Gillespie accused Warner of voting in lockstep with Harry Reid and President Obama throughout his time in office and chided him for backing ObamaCare, cap and trade legislation and voting against a balanced budget amendment.
He also said Warners policies were hurting average families.
"Most of us don't fill our tank, we put down $10 or $20 and squeeze out as much as we can from the pump. And when Mark Warner took office you could get 10 and a half gallons for $20. And today, it's less than six. And that's one of the reasons people are feeling squeezed the lower wages, the lost jobs, the higher energy prices and the higher healthcare prices," he said.
Warner pushed back.
The amount of grief I took from Democrats on putting together a bipartisan budget plan with the Gang of Six reflects the fact of an independent approach, he told The Hill.
On a day of political theater masked by bipartisan comity, there was one thing both sides could agree on: No one was there for the food.
Rep. Bobby Scott (D-Va.) told The Hill hed been going to Shad Plankings since the 1980s, and couldnt remember the last time hed had a bite of the oily, bony fish, joking his annual tradition was to stop at a nearby diner on the way in.
His assessment was reinforced by former Sen. George Allen (R-Va.), whos been coming for as many years.
If youre hungry, you shouldve had something before you got here, Allen joked to The Hill. Youll get plenty of free beer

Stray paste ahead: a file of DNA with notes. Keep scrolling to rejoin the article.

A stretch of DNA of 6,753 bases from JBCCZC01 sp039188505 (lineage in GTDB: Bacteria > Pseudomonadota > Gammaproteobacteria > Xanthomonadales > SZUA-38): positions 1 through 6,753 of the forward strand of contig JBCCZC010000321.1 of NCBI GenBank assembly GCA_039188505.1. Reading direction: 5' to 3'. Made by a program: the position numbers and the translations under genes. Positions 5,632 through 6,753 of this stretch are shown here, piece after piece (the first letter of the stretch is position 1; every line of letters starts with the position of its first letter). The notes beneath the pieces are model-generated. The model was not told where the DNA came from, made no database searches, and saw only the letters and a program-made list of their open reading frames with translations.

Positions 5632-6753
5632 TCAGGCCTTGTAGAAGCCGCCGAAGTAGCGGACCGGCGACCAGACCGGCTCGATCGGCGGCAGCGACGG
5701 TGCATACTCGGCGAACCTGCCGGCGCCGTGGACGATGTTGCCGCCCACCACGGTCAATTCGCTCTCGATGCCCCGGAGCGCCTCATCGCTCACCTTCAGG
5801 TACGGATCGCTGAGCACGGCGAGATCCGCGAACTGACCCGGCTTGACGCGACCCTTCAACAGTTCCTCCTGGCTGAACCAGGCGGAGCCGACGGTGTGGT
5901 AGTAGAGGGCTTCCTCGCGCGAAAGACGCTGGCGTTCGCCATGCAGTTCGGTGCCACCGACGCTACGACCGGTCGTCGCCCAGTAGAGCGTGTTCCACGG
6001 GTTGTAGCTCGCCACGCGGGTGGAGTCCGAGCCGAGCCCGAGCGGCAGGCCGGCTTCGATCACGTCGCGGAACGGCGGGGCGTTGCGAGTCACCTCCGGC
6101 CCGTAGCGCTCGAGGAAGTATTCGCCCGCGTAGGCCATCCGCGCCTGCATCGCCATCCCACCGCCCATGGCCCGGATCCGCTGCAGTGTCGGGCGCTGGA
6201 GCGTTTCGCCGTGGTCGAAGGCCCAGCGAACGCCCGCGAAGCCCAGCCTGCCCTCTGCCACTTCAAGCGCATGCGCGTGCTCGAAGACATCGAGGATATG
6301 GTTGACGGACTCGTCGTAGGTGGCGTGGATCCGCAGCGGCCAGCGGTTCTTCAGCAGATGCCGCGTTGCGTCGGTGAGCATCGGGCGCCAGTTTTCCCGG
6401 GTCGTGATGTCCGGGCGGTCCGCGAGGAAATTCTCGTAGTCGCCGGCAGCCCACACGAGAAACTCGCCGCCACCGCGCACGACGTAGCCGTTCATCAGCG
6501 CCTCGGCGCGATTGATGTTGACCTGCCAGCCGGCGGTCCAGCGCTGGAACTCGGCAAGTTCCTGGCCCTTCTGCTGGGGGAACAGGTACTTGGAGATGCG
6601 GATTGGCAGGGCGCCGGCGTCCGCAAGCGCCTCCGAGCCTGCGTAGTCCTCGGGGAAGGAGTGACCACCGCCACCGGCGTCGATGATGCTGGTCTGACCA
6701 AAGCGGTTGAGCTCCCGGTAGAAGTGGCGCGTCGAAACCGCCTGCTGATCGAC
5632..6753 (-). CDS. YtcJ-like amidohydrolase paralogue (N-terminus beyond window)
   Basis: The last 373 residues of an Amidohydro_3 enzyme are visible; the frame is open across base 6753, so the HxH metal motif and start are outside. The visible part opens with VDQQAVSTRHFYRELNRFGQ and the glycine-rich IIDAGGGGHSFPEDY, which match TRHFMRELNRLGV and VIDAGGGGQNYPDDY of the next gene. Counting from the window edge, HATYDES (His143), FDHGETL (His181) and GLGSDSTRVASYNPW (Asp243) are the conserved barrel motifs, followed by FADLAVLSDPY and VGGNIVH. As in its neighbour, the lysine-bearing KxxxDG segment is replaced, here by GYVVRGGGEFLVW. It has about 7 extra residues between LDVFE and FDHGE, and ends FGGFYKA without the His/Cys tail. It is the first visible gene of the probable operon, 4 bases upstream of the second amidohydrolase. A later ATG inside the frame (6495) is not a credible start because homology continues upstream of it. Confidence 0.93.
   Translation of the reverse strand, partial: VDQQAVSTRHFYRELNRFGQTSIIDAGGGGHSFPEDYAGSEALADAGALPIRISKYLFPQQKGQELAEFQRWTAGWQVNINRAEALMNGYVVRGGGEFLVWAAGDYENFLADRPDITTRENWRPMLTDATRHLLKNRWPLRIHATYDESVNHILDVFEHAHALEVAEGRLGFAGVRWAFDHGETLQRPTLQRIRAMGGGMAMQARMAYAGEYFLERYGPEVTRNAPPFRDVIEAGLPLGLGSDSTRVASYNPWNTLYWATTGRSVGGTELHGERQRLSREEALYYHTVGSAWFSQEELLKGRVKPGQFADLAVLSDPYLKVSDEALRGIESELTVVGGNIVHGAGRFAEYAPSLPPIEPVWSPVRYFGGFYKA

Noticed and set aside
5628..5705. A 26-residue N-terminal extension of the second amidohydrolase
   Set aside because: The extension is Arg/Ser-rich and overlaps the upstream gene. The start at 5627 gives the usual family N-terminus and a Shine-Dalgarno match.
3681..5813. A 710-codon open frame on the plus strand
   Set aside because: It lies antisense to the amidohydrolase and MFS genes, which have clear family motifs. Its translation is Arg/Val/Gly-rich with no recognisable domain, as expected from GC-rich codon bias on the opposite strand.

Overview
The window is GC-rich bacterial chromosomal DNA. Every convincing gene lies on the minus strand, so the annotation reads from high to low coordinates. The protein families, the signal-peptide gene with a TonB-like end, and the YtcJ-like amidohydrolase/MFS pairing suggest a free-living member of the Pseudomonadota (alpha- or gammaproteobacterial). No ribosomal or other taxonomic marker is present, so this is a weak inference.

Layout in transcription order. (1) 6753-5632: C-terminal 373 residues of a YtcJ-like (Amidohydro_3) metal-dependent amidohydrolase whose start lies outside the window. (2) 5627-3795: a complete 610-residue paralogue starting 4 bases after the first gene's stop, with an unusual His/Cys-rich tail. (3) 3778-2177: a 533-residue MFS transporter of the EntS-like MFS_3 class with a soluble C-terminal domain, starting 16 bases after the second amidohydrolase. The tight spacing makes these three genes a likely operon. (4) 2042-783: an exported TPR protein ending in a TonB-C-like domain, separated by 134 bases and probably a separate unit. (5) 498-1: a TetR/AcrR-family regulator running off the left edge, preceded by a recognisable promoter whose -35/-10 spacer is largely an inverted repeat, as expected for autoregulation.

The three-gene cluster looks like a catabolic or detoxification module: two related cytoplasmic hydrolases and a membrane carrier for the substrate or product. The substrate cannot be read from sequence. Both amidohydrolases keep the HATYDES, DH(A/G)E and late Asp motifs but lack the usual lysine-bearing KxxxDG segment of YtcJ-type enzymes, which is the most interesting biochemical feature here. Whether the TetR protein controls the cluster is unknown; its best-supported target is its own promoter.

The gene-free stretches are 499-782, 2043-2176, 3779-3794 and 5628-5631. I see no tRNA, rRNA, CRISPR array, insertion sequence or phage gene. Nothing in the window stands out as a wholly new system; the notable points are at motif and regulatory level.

you dont come here for the food, you come here for the camaraderie.
I don’t dislike bipartisanship necessarily, but what position do today’s democrats hold on any single issue that makes sense?
He will be when he loses like them this year.
That weasel bastard has never seen a bad piece of legislation he hasn’t voted for.
If there has EVER been a ‘yes man’ for 0bama, he IS IT!
I wish Republicans would run on genuine freedom, liberty, tax code reform, abolishing entire agencies and departments, and completely change the narrative. Instead, they get locked down into these ridiculous back-and-forth defensive arguments that they're not all that mean, and they want to spend just as much money "helping" people albeit more responsibly or such BS.
Notice that Warner is running a positive, focused campaign about his accomplishments.
The last real bipartisan good vote was when McCain-Kennedy was defeated. 15 Democrats blocked it.
Schumer got all Democrats to vote for amnesty this time.
“Supporters of the bill wanted to pass it quickly, before Rush Limbaugh could tell the American people what was in it, Mr. Sessions said.”
“Senator Jim DeMint, Republican of South Carolina, said: The American people won today.”
“Among the Democrats voting no were several up for re-election next year, including Senators Max Baucus of Montana, Tom Harkin of Iowa and John D. Rockefeller IV of West Virginia.”
Mr. Warner supports Obama’s agenda 100%.
He opposed George W Bush about 95% of the time.
If that is “bipartisan” then I am the King of Suam.
Virginia had a fire breathing conservative in Cuccinelli last year. Virgina has had some big demographic changes too. I'm not crazy about RINOs, especially RINO gun grabbers who can go to hades, but sometimes it's the best we can do.
Any time they’ll need his vote, they’ll have it.
I wouldn’t be surprised if a discouraged Gillespie doesn’t soon leave the race and endorse Warner.